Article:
5 Written questions
5 Matching questions
- sympathetic nervous system
- parietal lobes
- frontal lobes
- a a nerve cell; the basic building block of the nervous system.
- b portion of the cerebral cortex lying at the top of the head and toward the rear; receives sensory input for touch and body position.
- c sleep disorder in which a person has uncontrollable sleep attacks, sometimes lapsing directly into REM sleep.
- d the division of the autonomic nervous system that arouses the body, mobilizing its energy in stressful situations.
- e portion of the cerebral cortex lying just behind the forehead; involved in speaking and muscle movements and in making plans and judgments.
5 Multiple choice questions
- the base of the brainstem; controls heartbeat and breathing.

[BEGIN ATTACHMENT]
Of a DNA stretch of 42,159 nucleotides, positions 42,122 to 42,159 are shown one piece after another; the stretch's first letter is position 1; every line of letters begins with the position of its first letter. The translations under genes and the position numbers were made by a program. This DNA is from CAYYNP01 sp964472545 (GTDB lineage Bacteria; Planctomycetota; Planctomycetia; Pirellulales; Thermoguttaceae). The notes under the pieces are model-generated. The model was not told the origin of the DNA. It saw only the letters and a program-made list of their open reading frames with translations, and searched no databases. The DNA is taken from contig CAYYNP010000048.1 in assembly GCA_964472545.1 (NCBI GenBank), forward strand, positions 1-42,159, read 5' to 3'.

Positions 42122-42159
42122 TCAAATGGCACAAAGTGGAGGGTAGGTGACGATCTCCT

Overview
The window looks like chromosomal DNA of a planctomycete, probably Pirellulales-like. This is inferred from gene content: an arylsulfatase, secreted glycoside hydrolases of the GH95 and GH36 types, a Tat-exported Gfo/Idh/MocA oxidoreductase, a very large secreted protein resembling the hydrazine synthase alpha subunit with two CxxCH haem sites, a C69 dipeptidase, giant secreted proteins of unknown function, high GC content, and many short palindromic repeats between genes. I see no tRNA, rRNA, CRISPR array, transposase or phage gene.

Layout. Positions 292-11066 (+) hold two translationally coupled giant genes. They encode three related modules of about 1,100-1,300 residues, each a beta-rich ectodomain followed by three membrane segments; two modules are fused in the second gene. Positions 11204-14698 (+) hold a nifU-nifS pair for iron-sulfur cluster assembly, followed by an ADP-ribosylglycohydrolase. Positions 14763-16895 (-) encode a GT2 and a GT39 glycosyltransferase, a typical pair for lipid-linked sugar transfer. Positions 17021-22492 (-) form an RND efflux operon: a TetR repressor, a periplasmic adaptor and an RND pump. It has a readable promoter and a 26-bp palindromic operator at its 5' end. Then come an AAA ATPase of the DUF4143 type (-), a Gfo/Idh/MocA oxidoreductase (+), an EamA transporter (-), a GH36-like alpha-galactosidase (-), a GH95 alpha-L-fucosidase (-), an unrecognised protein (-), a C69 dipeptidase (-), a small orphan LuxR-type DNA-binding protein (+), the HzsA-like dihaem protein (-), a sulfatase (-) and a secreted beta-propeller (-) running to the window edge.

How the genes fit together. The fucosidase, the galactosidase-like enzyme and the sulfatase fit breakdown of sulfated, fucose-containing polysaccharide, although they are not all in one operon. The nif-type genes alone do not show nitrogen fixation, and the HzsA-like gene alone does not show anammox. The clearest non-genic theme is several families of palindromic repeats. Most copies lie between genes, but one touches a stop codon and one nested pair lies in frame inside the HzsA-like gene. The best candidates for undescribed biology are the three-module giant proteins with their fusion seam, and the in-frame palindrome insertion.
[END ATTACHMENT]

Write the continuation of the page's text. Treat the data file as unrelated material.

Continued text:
- chemicals, such as opium, morphine, and heroin, that depress neural activity, temporarily lessening pain and anxiety.
- condition in which the brain's two hemispheres are isolated by cutting the fibers (mainly those of the corpus callosum) connecting them.
- the junction between the axon tip of the sending neuron and the dendrite or cell body of the receiving neuron.
- the division of the peripheral nervous system that controls the glands and the muscles of the internal organs (such as the heart). Its sympathetic division arouses; its parasympathetic division calms.
5 True/False questions
reticular formation → a nerve network in the brainstem that plays an important role in controlling arousal.
plasticity → the brain's ability to change, especially during childhood by reorganizing after damage or by building new pathways based on experience.
hallucinations → neurons that carry outgoing information from the central nervous to the muscles and glands.
sensory neurons → neurons that carry outgoing information from the central nervous to the muscles and glands.
cerebellum → the "little brain" at the rear of the brainstem; functions include processing sensory input and coordinating movement output and balance.